• Where a trademark is extremely simple, even a slight difference could lead to a significant alteration to the characteristics of the mark as it had been registered;
  • The use of the mark at issue in the form where the color scheme is reversed necessarily alters the distinctive character of that mark;
  • The use of sloping stripes altered the distinctive character of that mark.

In the Court's view, the EUIPO was therefore right to reject much of the evidence Adidas submitted on the ground that it concerned other signs, in particular signs in which the color scheme was reversed (white stripes on a black background).

Adidas had submitted an ‘enormous amount’ of evidence, including market surveys, showing the mark at issue in the ‘same’ or ‘broadly’ the same dimensions as the registered form of that mark (over 12,000 pages). The Court found that much of the evidence submitted by Adidas could not be taken into account when assessing whether the mark had acquired distinctive character, as the trademark shown in the evidence was too different from the registered mark. Besides, there was no clear indication of how much each instance of the trademark shown had been used or which trademark the recognition in the market surveys related to, as the turnover figures provided did no distinguish singular products in an identifiable way.


An appeal, limited to points of law only, may be brought before the Court of Justice against the decision of the General Court within two months of notification of the decision. It remains to be seen whether Adidas will now appeal.

"This ruling is limited to this particular execution of the 3-Stripe mark and does not impact on the broad scope of protection that Adidas has on its well-known 3-Stripe mark in various forms in Europe. While we are disappointed with the decision, we are further evaluating it and are welcoming the useful guidance that the Court will give us for protecting our 3-Stripe mark applied to our products in whichever direction in the future," an Adidas spokesperson said.

What can we learn from this decision?

First, the scope of figurative marks cannot typically be assumed to extend to variations that result from the same basic idea. It is essential to keep trademark registrations of figurative marks in line with the actual use.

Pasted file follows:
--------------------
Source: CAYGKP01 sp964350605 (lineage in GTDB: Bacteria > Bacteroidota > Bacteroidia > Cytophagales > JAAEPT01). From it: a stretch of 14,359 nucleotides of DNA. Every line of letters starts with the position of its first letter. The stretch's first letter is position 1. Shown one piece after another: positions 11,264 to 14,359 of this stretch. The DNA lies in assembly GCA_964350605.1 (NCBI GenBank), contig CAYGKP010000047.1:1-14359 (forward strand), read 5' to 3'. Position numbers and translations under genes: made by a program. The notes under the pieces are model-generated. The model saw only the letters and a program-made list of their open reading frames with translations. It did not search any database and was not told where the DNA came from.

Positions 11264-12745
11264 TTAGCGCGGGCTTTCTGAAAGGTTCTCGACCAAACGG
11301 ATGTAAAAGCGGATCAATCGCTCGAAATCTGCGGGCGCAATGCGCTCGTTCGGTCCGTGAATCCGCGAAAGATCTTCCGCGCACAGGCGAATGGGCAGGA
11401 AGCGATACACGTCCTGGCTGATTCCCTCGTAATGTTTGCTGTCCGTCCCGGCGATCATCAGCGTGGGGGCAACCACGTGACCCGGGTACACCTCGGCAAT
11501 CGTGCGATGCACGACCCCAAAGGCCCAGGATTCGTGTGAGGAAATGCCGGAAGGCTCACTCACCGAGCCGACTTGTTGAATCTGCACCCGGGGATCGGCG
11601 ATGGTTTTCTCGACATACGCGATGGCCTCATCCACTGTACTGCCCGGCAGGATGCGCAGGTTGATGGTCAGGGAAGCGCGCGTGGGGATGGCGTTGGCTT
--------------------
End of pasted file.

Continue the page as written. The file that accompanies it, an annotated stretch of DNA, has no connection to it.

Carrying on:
Adidas may bring an appeal before the Court of Justice within two months of notification of the decision, but it remains to be seen how the company will act.  

Secondly, the decision of the court reaffirms the high standards set by the EUIPO for the proof of use of an EU trademark, be it proof of genuine use to fulfill the use requirement, be it evidence provided to demonstrate acquired distinctiveness.

Thirdly, this judgment shows how important it is to compile comprehensive documents at regular intervals. A compilation of evidence should take into account that:

  • The time of use;
  • The financial turnover in question;
  • The specific goods or services the use of which should be shown;
  • The particular trademark in question (not just the company or a specific line of products) must all be evident from the documentation.

It is true that this is very elaborate and can undoubtedly be very time-consuming. However, considering the economic interests involved with the existence or non-existence of a successful trademark, this effort should be worth it in most cases.

Trademark protection begins at the time of registration and includes above all a clean and comprehensive preservation of evidence for the use of a company's trademarks. Since the methods and means of providing genuine use of a trademark are unlimited, it is vital to refer to your counsel for more information and advice on how to sort the evidence and particularly how to present it to the EUIPO.